Saturday, January 9, 2016

SCAM UPDATE- Sweepstakes, Social Media, and More

With the start of 2016, scammers will continue to call, email, and use social media to try to take your identity and take your money. Here are some scams to watch out for and tips to protect yourself from modern thieves:

·         The AARP Fraud Watch Network has issued a warning to Publishers Clearing House (PCH) players about scammers calling, emailing, sending letters and using social media to people and claiming that they have won the “$5,000-a-week-forever” prize. The trick is the scammers want some money up front for you to “claim” your prize. The sweepstakes will be awarded on February 26.  Remember, if you did not enter, you did not win. And if you did enter the PCH sweepstakes, the winner will be notified by the PCH team, Prize Patrol van and all, in person, just like in their advertising. For smaller prizes, usually less than $1,000, the company says that it notifies winners via overnight delivery services, certified mail, or email, not by phone, text messages, Facebook, emails (for major prizes), or “regular” USPS delivered letters. For more about this scam go to:

o   Here is an example of how PCH delivers the news to a lucky winner:

·         Apparently young, new drivers are posting pictures of their first driver’s licenses on social media such as Facebook to show that they have made it one more step to adulthood. By doing so however, they leave themselves open to ID thieves collecting their names, addresses, dates of birth, ID numbers, and signatures. ID theft against children is major problem that usually is not discovered until the child reaches adulthood and begins to apply for loans, mortgages or an apartment. While earning a driver’s license is an exciting time, encourage your child not to overshare their personal information on social media.

·         The AARP Fraud Watch Network also suggests that to get a good start to 2016 that you take some practical measures to prevent ID theft. Freezing your credit, checking your credit report, thinking before you act, being less social on social media, cleaning your wallet, and regularly changing your passwords, will help you to protect your identity. For more detail, go to:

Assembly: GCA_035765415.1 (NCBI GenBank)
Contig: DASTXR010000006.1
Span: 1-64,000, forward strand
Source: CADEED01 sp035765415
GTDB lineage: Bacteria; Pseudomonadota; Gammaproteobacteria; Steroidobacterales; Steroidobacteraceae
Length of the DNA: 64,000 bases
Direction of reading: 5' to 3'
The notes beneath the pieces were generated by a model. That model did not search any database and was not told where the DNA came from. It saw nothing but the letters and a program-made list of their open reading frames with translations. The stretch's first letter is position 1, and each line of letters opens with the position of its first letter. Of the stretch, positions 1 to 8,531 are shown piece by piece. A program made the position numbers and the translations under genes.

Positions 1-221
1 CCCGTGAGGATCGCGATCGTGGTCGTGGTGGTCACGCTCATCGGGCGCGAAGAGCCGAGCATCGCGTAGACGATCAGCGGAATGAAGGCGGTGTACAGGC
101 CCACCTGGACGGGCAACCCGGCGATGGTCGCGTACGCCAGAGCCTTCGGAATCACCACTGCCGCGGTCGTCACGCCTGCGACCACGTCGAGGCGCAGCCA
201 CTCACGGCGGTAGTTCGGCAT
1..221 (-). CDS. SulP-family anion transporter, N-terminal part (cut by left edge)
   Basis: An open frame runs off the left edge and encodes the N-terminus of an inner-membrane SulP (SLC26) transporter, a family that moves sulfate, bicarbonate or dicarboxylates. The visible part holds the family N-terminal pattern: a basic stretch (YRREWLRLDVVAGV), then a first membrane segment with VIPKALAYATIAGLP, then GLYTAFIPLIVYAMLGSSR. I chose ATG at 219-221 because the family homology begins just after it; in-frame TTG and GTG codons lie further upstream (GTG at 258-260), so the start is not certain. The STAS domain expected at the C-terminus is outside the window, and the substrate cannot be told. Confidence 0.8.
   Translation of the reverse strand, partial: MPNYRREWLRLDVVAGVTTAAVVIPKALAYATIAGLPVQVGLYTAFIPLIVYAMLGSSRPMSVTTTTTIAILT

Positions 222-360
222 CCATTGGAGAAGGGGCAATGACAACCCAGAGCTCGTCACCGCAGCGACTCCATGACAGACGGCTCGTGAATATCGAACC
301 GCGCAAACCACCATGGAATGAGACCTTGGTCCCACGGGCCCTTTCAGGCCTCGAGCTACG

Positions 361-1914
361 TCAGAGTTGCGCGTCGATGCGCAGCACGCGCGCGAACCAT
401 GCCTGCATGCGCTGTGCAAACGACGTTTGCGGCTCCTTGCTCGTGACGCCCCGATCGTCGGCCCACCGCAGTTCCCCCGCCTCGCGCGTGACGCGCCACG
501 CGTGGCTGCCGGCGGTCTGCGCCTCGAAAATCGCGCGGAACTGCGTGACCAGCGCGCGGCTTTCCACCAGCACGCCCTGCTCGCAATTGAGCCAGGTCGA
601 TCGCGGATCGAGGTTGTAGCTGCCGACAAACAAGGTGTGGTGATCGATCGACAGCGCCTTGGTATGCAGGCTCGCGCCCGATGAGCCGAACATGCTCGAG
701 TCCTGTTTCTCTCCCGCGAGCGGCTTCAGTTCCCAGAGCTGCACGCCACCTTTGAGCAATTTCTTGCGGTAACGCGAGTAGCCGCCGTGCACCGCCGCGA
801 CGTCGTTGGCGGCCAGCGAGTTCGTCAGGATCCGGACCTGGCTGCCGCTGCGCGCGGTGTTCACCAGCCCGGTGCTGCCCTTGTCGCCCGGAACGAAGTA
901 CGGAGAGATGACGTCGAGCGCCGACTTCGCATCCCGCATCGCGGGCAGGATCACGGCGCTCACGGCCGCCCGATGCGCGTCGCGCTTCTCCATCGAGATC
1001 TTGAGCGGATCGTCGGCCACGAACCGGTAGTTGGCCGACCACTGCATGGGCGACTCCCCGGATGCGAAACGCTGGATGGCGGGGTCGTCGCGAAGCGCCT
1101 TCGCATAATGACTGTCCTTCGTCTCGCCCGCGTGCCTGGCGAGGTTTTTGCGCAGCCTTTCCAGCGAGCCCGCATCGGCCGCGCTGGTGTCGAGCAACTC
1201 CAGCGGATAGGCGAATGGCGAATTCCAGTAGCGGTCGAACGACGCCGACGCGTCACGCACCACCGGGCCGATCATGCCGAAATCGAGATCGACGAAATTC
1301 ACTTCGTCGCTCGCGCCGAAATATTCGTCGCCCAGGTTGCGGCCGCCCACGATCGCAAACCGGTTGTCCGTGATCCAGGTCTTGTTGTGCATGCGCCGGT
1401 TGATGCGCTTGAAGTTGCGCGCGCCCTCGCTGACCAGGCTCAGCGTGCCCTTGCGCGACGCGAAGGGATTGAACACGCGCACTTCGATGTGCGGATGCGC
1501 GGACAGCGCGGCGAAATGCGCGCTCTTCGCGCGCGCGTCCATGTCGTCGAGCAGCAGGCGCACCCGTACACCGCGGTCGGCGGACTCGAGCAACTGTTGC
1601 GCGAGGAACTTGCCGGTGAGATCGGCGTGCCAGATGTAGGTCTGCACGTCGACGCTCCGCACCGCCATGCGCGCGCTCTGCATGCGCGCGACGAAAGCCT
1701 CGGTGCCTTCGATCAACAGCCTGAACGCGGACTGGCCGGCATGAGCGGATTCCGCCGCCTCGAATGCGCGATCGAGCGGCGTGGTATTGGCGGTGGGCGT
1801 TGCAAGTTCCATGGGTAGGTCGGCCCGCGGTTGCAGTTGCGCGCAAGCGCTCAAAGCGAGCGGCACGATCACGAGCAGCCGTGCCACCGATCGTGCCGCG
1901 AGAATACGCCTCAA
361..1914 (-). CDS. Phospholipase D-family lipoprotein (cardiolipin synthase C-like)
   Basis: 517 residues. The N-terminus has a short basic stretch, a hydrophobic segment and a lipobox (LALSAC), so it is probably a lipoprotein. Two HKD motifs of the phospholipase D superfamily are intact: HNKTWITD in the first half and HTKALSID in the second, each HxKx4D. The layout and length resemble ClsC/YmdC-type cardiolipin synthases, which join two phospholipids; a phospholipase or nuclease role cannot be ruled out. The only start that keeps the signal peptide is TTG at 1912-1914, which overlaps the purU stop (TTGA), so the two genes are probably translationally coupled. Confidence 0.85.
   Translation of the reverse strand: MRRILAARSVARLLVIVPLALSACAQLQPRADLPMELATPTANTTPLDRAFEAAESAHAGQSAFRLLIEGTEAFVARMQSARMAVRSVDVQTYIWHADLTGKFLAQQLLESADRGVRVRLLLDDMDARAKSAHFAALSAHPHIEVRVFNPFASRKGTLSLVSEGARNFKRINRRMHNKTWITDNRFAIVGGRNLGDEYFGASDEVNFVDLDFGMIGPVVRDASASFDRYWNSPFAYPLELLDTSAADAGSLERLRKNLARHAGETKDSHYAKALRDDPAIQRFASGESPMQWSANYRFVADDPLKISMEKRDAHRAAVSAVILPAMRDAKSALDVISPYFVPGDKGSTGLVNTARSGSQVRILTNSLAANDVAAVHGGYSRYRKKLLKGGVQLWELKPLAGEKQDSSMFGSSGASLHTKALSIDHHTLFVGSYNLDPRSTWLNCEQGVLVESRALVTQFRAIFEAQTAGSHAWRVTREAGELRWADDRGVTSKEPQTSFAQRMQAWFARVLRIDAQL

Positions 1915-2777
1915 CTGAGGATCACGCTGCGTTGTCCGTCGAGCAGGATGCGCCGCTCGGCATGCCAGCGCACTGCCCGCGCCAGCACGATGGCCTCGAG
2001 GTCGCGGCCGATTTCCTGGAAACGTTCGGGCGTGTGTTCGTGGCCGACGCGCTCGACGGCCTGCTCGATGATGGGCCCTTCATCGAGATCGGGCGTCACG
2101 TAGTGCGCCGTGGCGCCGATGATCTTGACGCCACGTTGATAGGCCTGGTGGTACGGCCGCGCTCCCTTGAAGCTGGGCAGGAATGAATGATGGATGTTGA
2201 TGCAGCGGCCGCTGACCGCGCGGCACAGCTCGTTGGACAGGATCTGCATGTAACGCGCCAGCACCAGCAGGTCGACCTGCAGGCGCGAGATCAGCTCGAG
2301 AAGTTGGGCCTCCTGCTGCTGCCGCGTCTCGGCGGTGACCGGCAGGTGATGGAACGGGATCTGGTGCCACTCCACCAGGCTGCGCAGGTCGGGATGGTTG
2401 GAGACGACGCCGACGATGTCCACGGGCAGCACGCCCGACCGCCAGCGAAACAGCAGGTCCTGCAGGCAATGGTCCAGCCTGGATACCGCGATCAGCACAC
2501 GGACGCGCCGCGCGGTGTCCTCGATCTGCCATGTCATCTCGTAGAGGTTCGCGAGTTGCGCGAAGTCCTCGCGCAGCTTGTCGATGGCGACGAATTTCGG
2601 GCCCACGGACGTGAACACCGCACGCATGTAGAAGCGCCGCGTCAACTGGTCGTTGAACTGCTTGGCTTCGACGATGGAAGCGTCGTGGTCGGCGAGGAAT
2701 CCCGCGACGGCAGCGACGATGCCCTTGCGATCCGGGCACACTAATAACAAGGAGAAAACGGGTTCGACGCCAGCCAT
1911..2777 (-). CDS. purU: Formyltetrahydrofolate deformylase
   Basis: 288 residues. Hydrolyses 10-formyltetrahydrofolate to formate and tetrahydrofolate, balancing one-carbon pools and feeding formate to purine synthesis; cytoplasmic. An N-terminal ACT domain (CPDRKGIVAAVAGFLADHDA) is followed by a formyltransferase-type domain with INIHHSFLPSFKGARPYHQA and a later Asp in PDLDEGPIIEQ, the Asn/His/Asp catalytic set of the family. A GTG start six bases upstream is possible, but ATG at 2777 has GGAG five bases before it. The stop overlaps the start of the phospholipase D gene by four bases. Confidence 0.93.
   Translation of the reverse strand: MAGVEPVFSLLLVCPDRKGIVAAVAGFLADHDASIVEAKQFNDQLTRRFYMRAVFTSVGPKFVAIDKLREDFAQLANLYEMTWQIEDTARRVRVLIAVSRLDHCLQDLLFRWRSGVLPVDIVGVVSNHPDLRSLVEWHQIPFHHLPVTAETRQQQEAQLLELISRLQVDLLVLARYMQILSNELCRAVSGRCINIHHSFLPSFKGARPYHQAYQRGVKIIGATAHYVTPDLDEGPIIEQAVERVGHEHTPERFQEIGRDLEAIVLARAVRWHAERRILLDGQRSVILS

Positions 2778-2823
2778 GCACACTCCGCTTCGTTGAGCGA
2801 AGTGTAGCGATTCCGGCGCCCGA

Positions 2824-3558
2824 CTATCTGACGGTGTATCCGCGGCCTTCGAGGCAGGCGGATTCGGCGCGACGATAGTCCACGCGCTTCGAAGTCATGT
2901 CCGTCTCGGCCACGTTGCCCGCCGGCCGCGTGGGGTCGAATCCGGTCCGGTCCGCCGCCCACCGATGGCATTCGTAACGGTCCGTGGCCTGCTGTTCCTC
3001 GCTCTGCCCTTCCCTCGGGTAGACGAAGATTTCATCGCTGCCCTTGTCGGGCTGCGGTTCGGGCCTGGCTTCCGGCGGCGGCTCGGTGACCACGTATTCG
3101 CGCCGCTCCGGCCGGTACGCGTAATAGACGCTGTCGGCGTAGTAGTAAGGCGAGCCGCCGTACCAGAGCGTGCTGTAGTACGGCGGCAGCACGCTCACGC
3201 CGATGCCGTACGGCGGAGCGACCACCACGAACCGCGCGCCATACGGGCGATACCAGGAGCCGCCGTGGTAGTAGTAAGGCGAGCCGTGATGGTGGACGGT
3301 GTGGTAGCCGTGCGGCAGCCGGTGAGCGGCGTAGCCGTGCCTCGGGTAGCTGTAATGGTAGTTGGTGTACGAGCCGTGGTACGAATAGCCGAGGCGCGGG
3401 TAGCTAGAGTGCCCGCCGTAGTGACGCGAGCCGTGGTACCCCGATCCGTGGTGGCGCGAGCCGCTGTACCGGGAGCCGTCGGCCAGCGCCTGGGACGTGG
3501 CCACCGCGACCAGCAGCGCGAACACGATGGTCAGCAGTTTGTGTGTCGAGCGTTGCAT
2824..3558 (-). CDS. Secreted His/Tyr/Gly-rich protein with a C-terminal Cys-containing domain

·         Scammers use any tools that they can to take your money including the phone, at your door, and online. They can get your phone number or email by purchasing them from companies that sell this kind of data, purchasing a “sucker list” from other scammers of people who have fallen for scams, or from giveaways, sweepstakes, or surveys that people voluntarily sign up for. For more information on specific scams going around, go to:

·         Phishing is a technique that tries to get you to click on a link embedded in an email that will download malware into your computer or take you to a web site that asks for your personal information. The Better Business Bureau (BBB) is warning businesses and colleges about a phishing scam that claims to protect you from phishing scams. When you are at work, you might receive an email that appears to be from your IT department with a subject line similar to “Mailbox Helpdesk” and saying that “new security updates need to be performed on our servers, due to the rate of phishing.” To receive the update, all you have to do is to click on the link. The BBB says don’t do it! The link will download malware to your computer. For tips on how to avoid the phishing scam, go to:




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